So, without further adieu, here are the nominees:

Hot Wheels Unleashed – Milestone
Growing up, I had a ton of Hot Wheels and could play for hours building my own tracks. Hot Wheels Unleashed manages to capture that part of my childhood in the best way possible. While the driving is spot on and incredibly arcadey, which is important for any racer, there’s one element that really helps it stand out: authenticity.

I was blown away by the attention to detail the developers managed to add here. The Hot Wheels tracks look like ones you could go and buy at any department/toy store, and seeing them set up in a way that an actual human would in various locations like living rooms and garages is really cool. However, the standout aspect are the huge variety of cars themselves which feel like they were taken off a store shelf and somehow shoved into the game exactly as they were.

Loop Hero – Four Quarters
While it’s not going to blow you away with its retro style visuals, Loop Hero‘s simple premise is more than enough to hook you into its gameplay. Essentially, you play a nameless hero who awakens in a camp after an evil lich has essentially ended the world. Seeking to rebuild, the player will come across other survivors who can’t remember the world, though over time, you’ll be able to expand your camp and unlock new abilities.

Again, the gameplay is seemingly simple on paper but has a lot of nuance. Your character auto moves along a loop, unlocking loot and new cards which the player can put down on the loop. Typically this adds obstacles and hardship on the path, but in doing so, the character gets stronger and finds more resources to bring back to the camp to expand. The longer the player is able to stay alive and navigate the loop, eventually, the boss appears for that world. Win and move on to the next chapter, die and lose most of the resources you’ve collected to that point. However, you can escape the loop back at the start, ending it before the boss arrives.

Shovel Knight: Pocket Dungeon – Yacht Club Games and Vine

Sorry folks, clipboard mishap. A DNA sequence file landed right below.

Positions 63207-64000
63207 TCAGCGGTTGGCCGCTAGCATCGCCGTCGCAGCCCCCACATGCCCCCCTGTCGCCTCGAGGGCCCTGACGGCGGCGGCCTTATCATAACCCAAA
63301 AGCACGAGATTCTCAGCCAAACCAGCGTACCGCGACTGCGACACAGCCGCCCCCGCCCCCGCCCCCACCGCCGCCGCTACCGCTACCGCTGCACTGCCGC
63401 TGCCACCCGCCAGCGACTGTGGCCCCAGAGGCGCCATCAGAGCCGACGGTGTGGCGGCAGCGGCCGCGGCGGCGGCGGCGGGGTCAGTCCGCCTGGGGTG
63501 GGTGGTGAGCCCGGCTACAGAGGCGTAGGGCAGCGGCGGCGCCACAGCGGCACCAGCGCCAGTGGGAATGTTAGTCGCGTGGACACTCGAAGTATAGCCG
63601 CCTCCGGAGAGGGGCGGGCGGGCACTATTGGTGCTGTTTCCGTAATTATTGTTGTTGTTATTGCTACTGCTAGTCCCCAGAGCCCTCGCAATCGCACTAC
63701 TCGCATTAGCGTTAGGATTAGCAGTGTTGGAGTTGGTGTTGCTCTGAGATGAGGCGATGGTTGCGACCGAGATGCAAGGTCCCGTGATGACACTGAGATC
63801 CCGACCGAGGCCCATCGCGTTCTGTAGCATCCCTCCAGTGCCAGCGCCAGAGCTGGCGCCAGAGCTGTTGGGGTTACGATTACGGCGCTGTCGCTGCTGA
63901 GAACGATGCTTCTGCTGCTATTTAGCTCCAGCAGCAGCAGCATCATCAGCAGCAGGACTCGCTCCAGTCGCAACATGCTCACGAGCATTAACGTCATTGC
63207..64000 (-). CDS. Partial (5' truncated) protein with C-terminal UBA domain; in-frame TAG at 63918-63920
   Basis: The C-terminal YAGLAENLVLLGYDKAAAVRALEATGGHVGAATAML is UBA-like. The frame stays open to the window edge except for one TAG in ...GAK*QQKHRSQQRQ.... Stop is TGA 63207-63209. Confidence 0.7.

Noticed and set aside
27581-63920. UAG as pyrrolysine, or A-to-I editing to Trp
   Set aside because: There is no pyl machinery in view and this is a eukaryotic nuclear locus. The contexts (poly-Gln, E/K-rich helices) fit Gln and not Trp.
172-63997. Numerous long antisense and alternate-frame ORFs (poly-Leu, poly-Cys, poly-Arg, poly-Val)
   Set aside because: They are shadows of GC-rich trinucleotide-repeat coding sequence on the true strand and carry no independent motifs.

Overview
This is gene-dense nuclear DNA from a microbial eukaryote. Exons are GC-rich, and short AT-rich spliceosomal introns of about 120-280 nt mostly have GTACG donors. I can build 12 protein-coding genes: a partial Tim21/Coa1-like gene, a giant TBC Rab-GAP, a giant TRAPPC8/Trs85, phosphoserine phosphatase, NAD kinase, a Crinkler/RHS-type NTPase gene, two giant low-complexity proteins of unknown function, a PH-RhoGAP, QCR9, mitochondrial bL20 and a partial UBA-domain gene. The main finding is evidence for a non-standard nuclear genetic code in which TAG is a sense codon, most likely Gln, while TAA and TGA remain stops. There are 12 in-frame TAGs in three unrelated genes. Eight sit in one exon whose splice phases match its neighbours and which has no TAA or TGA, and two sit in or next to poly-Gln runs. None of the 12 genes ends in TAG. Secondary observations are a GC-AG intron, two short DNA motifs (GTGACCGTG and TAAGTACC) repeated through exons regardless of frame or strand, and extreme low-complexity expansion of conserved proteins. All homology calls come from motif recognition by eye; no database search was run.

It’s crazy to me that Shovel Knight originally released all the way back in 2014 and yet, the character is not only still going strong with expansions, but the IP is crossing over into other indie titles as well as completely new genres. Cut to Shovel Knight Pocket Dungeon, a collaboration between Yacht Club and Vine and a game that I had no idea was a thing until like days before it launched.

Essentially a roguelike, dungeon crawler, puzzle game, players control Shovel Knight (or a ton of unlockable character each with their own playstyles) as they move through iconic locations trying to defeat enemies while keeping the puzzle board clear. It’s fun, frantic, and surprisingly, has an interesting story that seemingly reveals a little more each time you die and are sent back to your camp. Plus, the game comes with a ton of different modes if you want a break from the main Adventure.

Psychonauts 2 – Double Fine
This may be a bit controversial for some of you since Double Fine is now owned by Microsoft, but if you follow the development history, Psychonauts 2 has been in development much longer than Microsoft’s acquisition. In fact, prior to that, the game had all sorts of ups, downs, and delays, so there was plenty of hardship in addition to success prior to getting big money backing. Long story short, Double Fine was deep into development before Microsoft appeared at their door.